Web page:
New law allows Israeli rabbinical courts to hear religious divorce cases of Diaspora couples

JERUSALEM (JTA) – Israel’s Knesset passed a new law that allows the country’s rabbinical courts to handle the divorce cases of non-Israelis in cases where the husband is withholding a get, or Jewish writ of divorce.

Under the law passed Monday by a vote of 42-24, with two abstentions, in its second and readings, state rabbinical courts can impose sanctions against non-Israeli recalcitrant husbands who enter Israel, including jail time and preventing him from leaving the country.

The temporary law will be on the books for the next three years, and the Knesset will monitor its implementation.

The law, which applies only to recalcitrant husbands, allows the rabbinical courts to hear a case in which neither spouse is Israeli if three conditions are met: That there is no rabbinical court where the couple lives that can hear the case; the couple has not appeared in front of a rabbinical court for four months; or if a husband refuses to give the religious divorce after a Diaspora rabbinical court rules that he must do so and attempted to enforce the decision.

The law does not allow the rabbinical court to deal with any other divorce-related issues such as child support payments.

The new law also states that Israeli rabbinical courts are not superior to Diaspora rabbinical courts.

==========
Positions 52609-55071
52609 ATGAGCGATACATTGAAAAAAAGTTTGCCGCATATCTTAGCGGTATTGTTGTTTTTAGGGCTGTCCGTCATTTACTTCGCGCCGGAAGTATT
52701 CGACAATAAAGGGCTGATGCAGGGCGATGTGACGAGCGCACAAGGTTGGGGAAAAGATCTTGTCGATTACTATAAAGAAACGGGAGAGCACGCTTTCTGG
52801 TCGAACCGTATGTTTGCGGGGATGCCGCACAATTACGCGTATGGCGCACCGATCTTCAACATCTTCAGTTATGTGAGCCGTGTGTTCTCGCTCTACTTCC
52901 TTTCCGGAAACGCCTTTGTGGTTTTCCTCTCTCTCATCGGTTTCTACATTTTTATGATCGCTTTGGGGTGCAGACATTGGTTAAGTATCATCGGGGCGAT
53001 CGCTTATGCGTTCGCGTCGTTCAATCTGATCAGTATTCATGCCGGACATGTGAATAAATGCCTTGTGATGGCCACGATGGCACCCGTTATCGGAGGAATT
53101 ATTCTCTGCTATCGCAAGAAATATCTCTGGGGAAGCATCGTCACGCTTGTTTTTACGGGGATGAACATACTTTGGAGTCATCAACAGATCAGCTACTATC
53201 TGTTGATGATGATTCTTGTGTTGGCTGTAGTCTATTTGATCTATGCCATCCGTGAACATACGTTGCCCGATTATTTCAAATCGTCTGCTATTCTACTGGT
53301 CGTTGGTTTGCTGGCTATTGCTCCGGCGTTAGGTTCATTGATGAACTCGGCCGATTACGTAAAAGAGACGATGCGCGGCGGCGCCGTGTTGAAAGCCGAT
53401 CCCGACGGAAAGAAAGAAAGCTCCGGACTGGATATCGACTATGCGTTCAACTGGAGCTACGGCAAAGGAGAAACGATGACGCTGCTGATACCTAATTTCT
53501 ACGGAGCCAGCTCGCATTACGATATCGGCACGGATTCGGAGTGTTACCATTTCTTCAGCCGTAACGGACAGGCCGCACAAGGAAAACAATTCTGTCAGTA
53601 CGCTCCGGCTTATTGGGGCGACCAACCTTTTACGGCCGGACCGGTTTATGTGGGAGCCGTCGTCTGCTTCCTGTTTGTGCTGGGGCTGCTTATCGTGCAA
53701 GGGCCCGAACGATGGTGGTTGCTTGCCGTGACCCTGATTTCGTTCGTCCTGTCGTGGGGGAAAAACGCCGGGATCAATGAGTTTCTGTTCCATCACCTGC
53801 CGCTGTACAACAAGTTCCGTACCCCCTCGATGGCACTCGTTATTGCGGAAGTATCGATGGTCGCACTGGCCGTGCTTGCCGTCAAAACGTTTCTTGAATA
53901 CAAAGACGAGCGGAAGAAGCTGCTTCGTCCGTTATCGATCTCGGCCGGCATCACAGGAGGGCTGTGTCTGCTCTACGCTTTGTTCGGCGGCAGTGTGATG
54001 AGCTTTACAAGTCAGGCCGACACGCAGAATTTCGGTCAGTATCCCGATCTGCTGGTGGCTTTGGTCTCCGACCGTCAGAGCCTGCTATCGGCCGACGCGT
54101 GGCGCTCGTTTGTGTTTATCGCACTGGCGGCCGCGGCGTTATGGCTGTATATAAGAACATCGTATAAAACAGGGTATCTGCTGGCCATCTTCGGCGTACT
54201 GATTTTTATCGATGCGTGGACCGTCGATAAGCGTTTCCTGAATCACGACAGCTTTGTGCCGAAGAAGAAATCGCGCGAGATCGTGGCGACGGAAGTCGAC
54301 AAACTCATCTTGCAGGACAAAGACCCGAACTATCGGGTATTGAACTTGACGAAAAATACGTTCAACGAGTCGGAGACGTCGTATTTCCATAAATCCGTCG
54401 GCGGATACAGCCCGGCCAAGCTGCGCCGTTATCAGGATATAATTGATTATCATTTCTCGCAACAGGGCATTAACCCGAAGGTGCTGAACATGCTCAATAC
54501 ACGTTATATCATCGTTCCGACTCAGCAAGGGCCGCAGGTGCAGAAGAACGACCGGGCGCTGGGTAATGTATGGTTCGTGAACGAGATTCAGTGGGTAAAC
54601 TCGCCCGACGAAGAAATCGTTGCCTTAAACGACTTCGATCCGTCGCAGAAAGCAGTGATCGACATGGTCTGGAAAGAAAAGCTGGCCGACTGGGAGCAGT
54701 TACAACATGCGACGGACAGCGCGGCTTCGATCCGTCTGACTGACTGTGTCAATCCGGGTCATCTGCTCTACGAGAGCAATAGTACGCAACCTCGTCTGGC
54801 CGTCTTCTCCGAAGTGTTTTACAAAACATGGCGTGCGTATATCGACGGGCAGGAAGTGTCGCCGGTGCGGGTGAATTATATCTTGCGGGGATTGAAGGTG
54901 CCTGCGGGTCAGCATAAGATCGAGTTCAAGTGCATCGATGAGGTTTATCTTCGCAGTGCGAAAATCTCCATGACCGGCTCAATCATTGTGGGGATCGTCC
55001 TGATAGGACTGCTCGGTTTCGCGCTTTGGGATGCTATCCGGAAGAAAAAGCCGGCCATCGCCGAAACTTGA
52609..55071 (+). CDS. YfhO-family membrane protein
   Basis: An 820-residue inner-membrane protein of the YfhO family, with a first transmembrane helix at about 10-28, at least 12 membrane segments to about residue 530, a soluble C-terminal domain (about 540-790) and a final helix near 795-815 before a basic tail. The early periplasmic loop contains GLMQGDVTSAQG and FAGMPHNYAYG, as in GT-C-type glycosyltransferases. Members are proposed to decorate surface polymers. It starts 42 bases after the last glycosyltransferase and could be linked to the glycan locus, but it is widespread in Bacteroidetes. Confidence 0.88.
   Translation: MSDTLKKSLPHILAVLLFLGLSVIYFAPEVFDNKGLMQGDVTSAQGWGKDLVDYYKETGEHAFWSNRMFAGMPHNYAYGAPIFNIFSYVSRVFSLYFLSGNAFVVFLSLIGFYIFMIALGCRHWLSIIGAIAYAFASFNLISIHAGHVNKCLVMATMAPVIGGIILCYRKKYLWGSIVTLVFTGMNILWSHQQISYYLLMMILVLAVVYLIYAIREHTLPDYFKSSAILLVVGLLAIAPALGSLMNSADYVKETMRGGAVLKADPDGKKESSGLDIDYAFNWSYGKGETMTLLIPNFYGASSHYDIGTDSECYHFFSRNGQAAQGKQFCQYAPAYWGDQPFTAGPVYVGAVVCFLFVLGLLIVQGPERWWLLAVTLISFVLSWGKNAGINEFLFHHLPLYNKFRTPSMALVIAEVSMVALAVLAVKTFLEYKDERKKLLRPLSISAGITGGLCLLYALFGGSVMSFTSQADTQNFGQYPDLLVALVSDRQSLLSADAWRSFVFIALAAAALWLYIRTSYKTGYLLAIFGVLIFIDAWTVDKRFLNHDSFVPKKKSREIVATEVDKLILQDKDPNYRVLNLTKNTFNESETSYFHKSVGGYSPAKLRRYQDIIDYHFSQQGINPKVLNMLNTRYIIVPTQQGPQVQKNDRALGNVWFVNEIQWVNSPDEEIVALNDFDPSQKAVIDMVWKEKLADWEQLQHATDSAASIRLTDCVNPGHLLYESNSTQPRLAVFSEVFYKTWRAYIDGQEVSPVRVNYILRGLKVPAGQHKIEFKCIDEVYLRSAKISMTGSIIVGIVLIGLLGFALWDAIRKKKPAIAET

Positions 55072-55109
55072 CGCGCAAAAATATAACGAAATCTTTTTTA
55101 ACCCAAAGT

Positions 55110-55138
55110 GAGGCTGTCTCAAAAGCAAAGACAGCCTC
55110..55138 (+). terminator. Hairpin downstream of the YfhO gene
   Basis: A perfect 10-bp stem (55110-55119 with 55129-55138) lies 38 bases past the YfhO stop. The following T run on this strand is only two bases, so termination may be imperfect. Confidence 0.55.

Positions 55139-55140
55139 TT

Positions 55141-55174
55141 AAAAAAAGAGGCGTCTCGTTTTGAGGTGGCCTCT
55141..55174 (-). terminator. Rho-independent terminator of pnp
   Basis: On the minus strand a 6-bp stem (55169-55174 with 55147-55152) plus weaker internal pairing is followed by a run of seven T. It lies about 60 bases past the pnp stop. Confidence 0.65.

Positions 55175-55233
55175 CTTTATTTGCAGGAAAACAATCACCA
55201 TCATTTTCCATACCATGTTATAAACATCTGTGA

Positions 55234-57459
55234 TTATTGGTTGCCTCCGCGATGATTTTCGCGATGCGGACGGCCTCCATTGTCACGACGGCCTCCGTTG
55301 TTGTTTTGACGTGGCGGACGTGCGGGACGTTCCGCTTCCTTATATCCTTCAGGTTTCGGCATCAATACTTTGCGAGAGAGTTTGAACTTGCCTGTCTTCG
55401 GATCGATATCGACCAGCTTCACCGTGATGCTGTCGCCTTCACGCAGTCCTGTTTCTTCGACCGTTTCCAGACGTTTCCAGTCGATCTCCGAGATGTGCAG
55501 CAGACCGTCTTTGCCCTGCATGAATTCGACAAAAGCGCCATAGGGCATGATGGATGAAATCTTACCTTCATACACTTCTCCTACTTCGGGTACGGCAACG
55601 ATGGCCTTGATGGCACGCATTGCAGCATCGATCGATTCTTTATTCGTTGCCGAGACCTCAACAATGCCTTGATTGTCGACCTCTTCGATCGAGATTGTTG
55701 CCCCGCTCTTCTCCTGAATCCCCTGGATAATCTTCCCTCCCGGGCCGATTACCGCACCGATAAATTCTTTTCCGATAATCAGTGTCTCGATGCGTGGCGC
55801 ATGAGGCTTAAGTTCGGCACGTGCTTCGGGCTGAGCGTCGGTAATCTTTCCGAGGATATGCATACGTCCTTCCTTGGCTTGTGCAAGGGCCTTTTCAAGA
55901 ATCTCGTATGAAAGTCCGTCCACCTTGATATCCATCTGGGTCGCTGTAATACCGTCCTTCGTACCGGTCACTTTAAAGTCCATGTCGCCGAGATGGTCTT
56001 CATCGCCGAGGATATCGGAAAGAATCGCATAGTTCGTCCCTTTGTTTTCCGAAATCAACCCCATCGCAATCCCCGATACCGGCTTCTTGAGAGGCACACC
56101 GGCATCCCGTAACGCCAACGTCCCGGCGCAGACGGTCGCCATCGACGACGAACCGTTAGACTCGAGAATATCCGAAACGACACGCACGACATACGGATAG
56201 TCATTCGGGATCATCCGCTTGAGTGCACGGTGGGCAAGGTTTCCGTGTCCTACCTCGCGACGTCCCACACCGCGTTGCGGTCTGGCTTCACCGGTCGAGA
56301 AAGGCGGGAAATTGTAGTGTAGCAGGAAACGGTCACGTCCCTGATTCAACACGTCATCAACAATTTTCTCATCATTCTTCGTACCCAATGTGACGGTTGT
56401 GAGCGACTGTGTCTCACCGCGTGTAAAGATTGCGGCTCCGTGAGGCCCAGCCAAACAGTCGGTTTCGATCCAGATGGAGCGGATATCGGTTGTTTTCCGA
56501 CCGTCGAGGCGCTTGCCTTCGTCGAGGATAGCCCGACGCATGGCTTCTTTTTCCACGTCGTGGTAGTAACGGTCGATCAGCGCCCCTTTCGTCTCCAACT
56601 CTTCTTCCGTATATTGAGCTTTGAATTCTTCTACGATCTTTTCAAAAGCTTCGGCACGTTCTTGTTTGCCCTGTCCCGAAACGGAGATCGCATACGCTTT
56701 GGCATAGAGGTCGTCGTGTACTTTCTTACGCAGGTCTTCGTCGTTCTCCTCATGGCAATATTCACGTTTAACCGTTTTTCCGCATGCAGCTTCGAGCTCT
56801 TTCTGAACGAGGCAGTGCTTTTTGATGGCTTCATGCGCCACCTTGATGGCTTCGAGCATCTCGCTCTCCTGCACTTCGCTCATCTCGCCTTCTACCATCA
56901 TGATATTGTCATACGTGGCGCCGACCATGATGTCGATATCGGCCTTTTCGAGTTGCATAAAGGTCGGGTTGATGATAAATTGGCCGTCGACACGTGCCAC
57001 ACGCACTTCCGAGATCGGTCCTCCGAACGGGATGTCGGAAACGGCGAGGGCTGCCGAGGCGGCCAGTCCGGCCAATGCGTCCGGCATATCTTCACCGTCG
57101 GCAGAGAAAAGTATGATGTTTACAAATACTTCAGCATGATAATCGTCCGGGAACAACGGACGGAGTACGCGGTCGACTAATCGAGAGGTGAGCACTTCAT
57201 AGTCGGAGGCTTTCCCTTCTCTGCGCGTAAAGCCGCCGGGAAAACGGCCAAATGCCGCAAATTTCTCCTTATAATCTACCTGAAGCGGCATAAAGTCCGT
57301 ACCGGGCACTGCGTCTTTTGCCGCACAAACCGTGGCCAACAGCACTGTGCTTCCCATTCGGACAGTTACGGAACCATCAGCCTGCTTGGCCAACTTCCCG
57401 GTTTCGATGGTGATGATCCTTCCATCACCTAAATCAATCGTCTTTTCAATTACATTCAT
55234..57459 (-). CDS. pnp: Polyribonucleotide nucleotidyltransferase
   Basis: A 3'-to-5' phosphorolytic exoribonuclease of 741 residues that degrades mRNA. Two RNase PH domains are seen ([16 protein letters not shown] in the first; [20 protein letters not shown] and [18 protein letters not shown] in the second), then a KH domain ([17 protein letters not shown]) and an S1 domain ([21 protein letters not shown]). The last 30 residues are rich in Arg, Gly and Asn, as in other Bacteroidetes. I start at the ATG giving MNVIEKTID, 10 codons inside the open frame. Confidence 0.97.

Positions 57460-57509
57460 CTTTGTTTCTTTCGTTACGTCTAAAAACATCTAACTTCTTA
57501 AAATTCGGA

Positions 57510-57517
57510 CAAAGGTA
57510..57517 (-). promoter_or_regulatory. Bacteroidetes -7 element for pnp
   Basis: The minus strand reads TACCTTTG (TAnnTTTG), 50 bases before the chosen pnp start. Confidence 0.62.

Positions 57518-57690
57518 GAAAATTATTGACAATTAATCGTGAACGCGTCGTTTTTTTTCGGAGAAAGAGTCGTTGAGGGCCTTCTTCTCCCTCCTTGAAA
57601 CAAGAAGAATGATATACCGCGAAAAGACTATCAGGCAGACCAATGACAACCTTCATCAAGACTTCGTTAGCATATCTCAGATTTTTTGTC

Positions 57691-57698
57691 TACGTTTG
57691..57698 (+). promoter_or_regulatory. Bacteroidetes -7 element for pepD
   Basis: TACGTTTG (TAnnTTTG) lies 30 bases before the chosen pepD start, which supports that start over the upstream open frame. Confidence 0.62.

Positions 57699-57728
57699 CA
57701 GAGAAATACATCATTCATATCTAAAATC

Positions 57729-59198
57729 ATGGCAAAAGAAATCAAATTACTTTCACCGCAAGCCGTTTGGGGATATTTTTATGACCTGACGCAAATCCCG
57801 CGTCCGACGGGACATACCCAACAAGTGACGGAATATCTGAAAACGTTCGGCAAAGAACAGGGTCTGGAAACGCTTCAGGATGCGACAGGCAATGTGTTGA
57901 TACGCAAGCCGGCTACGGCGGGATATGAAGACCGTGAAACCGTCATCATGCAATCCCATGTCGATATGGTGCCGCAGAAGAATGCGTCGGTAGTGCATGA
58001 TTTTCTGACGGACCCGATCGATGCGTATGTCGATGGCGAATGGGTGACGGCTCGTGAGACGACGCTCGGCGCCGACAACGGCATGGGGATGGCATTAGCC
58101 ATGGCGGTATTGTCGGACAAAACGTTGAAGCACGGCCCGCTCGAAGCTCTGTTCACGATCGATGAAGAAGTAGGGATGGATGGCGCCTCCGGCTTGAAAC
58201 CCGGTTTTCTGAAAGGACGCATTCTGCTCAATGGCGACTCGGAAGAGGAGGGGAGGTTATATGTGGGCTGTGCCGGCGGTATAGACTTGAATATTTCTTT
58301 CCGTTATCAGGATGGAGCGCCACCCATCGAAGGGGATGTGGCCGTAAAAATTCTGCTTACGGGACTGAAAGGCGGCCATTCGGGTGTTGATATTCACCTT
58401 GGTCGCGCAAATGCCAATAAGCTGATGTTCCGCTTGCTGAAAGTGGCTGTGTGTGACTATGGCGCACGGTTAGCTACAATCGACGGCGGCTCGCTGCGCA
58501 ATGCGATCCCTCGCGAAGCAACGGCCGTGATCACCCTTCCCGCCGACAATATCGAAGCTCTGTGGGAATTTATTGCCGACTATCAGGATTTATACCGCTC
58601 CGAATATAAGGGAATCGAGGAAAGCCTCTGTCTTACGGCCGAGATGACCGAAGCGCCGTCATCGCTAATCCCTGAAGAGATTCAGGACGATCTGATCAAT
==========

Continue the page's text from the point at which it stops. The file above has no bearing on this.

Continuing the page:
Under Jewish law, a marriage cannot be dissolved unless the man consents to a get. Rabbinical courts cannot force a man to give his wife a get, but they can impose harsh punishments and public shaming on someone the judges determine is unjustly withholding a get and turning the women into what is known as an “agunah,” or a “chained woman.” Agunot are not allowed to remarry under Jewish law, and any children they have with a new husband in a civil marriage are considered illegitimate.

The new law reportedly is an outgrowth of a request by the Conference of European Rabbis to the Israeli rabbinate to find a solution for Jewish divorce cases involving non-Israeli Jewish men.

“This is a huge step,” said Rabbi Pinchas Goldschmidt, president of the Conference of European Rabbis, in a statement. “It is my fervent prayer that the new law will pave the way to hope for women who seek to live their life free of the shackles of an unwanted and dysfunctional marriage. Get -refusal is a form of domestic violence and the global Jewish community must act to protect its women. Israel is the only country whose Rabbinical courts have the power to pressure recalcitrant husbands and the new law will ensure that all men, regardless of their citizenship, feel the force of disgust from the global Jewish community.”

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